Dash is the only one in the group who openly disagrees with Artemis when Artemis tells her squad that they have to fight back against the monsters instead of hiding. Through a series of very predictable events, Artemis ends up meeting Hunter. And there’s the typical long stretch of the movie where Artemis and Hunter clash and don’t know how much they can trust each other.

The visual effects in a movie like “Monster Hunter” should be one of the main attractions, but the quality is uneven. The monsters are convincing in most scenes, but then there are other scenes with cheesy effects, where it’s obvious that the actors were in front of a green screen. One of the main reasons to make a video game into a movie is to have the movie look better than than the video game, but “Monster Hunter” falls short of that intention.

Even worse than the visual effects are scenarios where Artemis sustains injuries that would cripple most people, but she’s later able to demonstrate superhuman strength later on in the story. And let’s not get into the continuity and logic problems, where weapons are used that seem to come out of nowhere. And there are several scenes where Artemis is covered in dirt and grime everywhere except her face.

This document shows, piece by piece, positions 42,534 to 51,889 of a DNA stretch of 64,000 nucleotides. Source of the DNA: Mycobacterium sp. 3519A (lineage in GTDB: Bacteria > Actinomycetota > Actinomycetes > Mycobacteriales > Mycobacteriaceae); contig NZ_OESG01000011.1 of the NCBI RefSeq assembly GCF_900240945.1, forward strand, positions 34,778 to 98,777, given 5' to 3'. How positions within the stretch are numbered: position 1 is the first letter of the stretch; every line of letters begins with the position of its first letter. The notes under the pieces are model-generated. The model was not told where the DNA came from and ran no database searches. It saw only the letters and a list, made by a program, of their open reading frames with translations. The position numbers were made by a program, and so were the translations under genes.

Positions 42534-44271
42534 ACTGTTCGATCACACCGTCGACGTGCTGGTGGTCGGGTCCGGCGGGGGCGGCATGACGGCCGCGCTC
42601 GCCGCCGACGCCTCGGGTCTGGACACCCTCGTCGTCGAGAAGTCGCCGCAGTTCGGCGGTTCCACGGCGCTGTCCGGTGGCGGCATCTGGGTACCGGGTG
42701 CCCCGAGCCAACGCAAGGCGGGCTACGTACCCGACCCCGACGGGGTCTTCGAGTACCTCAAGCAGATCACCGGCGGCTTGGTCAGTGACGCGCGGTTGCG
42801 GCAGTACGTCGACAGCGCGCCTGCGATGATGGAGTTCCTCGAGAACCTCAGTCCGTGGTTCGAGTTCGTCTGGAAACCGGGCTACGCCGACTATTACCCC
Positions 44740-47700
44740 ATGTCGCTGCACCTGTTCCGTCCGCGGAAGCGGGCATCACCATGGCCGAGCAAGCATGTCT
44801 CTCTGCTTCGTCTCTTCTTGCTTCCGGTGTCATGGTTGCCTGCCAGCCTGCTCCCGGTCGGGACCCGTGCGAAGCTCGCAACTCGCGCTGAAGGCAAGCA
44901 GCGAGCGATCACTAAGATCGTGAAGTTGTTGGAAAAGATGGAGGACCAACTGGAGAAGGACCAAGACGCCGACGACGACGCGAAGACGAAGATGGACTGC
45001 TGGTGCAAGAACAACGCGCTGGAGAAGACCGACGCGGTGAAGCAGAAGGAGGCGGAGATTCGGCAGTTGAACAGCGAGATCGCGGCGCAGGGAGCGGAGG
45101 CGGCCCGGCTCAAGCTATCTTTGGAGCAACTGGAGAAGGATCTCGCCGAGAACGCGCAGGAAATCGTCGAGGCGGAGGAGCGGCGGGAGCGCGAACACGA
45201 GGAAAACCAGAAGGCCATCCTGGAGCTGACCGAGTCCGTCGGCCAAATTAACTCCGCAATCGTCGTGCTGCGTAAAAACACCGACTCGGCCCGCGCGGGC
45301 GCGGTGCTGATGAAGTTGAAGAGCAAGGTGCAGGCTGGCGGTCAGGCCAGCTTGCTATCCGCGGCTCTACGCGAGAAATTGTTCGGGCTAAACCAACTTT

There are also some scenes that don’t make any sense at all. In one of these moronic scenes, Artemis (who’s already injured, exhausted and getting very dehydrated) is seen on top of a stone structure that’s about as tall as two skyscrapers. It’s a climb that would take several hours, but she’s suddenly shown standing on top, as if she’s some kind of super mountain climber.

Why would Artemis make this long and grueling climb that would deplete her energy and make her even more desperate for water? She did it so she could throw a rock onto the sand to see if any monsters would react. And sure enough, after she throws a rock, a monster emerges from beneath the sand and tries to attack. Keep in mind, this idiotic “test” is well after Artemis barely survived a vicious attack by several monsters that she already knows exist.